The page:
Is it the lack of interesting locations? I'm writing in from the Central African Republic where not eighteen minutes ago I backhanded and clotheslined a guy who ran up from behind me and tried to snatch my bag--or something, I happily never found out the end of his now-foiled plan--as the sketchy mototaxi I was perched on accelerated to depart the dimming markets of the capitol. Moments before I'd just had another thing snatched from an outside pocket of the same bag, and though I think I'll miss my precious DEET spray a little bit in the swamp forests to come, I'm glad it managed to stall at least one bloodsucking pest.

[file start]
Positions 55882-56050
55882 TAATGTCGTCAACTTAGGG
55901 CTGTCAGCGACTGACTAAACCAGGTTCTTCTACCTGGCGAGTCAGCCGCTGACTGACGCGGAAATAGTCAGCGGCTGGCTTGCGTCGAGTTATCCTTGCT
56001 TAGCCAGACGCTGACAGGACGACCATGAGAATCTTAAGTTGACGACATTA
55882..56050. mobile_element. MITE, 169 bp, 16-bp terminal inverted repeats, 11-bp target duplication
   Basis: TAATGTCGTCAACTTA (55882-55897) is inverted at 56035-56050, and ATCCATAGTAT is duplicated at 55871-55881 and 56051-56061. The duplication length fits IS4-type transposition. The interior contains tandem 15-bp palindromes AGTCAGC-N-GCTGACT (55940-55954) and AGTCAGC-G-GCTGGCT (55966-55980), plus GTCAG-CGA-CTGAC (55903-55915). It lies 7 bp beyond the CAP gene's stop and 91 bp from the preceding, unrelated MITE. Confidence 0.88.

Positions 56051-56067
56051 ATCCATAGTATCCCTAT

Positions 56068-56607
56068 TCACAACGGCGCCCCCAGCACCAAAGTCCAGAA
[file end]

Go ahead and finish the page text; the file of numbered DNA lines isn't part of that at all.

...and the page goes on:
Drawing on some suerte right now,
--Ardilla Feroz, from Bangui, Central African Republic
P.S. By the time I answered this your question was cold and by the time you read this hopefully I'll be far from here and hopefully giving, yes, boring answers but I really, really just need to vent right now so thanks and please look at a sloth picture for me and maybe eat a block of Graham Canyon.